Resume gaps

Choose this format if there is any gaps in your employment. It’s suitable for discreetly presenting your working history with layoffs, so do that by listing all employment dates without months. Use this strategy to downplay your employment gaps enough to let hiring managers see your true potential. To avoid confusion, include a short cover letter to explain these gaps without being afraid to tell recruiters the truth. They are humans, so they understand different layoffs.

Fresh graduates and limited working experience

Writing a chronological resume isn’t a good choice for fresh graduates because of their limited or no working experience. In this case, start your resume with a full list of skills mastered through different course-related projects, extra-curricular activities, volunteer experiences, internships, employment history, and academic achievements.

Multiple roles and only one employer

If you’re lucky enough to have a stable job in a good company that takes care of employees, it doesn’t mean that you fail to grow in the chosen field. You can have different positions, mastered diverse skills, worked in many departments, etc. Since you had only one employer, don’t choose a chronological resume because it’s focused on your career progression and different companies in a working history. The skill-based one can emphasize all skills and achievements while helping you side skirt any hesitations.

Rely on your portfolio

When sending your portfolio and resume right to hiring managers, no recruiters who hire for many positions in different fields, there’s a high chance that they will hire based on your portfolio merits. When applying for a job online, submitting a resume to recruiters, and uploading everything on a special platform, choose a functional format to be noticed and reviewed properly.Look for excellent resume examples online.

How to write your functional resume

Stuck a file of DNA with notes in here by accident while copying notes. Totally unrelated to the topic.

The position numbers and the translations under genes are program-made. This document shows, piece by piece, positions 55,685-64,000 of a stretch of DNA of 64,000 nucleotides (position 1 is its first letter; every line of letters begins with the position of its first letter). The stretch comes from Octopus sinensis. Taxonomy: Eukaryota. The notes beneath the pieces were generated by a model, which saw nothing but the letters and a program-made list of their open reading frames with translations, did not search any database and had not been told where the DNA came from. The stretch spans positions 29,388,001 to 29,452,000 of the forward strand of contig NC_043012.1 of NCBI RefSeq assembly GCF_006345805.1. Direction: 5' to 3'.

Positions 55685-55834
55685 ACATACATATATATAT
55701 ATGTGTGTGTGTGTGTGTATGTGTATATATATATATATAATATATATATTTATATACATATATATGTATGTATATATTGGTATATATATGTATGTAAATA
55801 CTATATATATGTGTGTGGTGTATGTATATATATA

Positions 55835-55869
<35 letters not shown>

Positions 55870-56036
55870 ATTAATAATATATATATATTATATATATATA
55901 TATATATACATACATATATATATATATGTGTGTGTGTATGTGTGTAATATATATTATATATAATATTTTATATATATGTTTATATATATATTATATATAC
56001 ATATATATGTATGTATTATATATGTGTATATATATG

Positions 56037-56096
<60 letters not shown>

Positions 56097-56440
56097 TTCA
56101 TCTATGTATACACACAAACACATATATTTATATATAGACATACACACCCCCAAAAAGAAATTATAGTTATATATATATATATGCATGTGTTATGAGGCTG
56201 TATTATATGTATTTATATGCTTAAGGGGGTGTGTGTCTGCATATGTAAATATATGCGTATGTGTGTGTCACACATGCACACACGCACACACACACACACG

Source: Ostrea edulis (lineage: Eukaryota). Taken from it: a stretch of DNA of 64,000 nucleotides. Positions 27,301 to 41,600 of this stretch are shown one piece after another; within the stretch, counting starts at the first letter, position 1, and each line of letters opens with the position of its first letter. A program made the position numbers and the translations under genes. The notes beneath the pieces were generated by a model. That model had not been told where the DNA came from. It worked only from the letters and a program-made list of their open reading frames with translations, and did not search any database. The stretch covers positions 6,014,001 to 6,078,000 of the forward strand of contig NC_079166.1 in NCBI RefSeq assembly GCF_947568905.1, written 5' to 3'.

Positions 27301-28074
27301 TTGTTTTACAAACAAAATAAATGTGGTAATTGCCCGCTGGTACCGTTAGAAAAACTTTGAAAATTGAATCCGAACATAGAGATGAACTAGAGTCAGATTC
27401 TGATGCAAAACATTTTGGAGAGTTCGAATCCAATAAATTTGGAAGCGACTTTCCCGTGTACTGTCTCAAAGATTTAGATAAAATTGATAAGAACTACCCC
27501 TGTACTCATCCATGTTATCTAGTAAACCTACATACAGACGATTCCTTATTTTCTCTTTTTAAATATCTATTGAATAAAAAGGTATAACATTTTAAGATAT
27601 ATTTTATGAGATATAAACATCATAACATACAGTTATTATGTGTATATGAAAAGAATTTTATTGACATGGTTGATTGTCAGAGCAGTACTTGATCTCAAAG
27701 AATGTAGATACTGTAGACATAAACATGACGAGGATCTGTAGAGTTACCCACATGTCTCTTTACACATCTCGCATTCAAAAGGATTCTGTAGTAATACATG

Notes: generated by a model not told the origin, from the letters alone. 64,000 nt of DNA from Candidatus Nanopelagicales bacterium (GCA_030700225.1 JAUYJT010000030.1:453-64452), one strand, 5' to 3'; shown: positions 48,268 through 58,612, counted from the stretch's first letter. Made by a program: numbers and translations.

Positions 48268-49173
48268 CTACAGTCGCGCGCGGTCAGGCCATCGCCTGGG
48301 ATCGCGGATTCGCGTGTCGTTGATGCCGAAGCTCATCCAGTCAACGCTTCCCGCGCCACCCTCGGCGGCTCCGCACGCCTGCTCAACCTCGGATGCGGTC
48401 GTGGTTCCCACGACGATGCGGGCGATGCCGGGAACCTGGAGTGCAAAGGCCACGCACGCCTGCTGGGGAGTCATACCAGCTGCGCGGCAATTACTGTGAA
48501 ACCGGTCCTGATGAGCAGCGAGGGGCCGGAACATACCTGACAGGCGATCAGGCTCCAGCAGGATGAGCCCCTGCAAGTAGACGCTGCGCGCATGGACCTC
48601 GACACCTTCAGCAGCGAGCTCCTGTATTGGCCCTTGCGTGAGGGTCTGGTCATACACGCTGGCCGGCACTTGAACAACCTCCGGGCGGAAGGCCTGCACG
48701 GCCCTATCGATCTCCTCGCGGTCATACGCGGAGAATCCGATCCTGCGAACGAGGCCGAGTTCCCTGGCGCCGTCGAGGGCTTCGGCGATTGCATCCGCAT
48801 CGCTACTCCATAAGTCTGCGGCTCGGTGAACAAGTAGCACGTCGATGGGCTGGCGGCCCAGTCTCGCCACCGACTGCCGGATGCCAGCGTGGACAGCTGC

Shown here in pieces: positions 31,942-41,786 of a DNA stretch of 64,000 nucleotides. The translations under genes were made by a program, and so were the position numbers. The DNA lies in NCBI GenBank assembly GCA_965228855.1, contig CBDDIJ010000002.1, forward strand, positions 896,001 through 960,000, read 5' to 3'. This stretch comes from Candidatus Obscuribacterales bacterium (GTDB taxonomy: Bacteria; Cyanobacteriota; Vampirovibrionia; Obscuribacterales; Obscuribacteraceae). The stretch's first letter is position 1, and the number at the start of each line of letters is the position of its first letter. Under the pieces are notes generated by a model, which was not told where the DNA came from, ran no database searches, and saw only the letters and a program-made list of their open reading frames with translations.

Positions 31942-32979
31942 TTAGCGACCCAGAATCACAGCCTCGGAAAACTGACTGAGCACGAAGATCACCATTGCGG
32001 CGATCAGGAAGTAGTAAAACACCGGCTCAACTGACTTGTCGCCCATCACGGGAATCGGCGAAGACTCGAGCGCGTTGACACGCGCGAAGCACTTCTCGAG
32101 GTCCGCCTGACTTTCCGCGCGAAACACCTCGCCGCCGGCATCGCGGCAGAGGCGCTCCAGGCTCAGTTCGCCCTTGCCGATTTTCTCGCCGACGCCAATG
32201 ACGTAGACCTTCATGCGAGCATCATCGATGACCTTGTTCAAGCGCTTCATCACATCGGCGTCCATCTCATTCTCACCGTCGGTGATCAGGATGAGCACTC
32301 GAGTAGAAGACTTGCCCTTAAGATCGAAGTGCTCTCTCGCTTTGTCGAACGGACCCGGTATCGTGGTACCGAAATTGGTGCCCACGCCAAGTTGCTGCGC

Break down the basics of writing a functional resume to explain its purpose and standard approaches to its content. What do you need to include?

  • Contact data;
  • A summary;
  • Skills;
  • Accomplishments;
  • Working history;
  • Training and education;
  • Helpful extras.

Contact information

A functional resume should include your email, mobile number, name, and other basic data.

A summary

Its second part is all about a professional summary, and you have only a few seconds to catch recruiters’ attention. That’s why it should describe the most impressive sides. You can choose a first-person narrative, bulleted list, etc. Feel free to catch recruiters’ attention with an interesting question.


All skills are easily categorized into a few basic types:

  • Transferable;
  • Job-related;
  • Personal or adaptive.

Job-related skills are learned at work or at school, and they all are relevant to the chosen position. For instance, web designer skills include understanding cross-browser compatibility and fluency in programming languages.

Transferable skills are applicable to different industries and roles. They’re often emphasized in a career transition. They can be people-related, including communicating well, managing teams, and negotiating. They also include general tasks, like working with vendors, gathering data, changing management, and so on.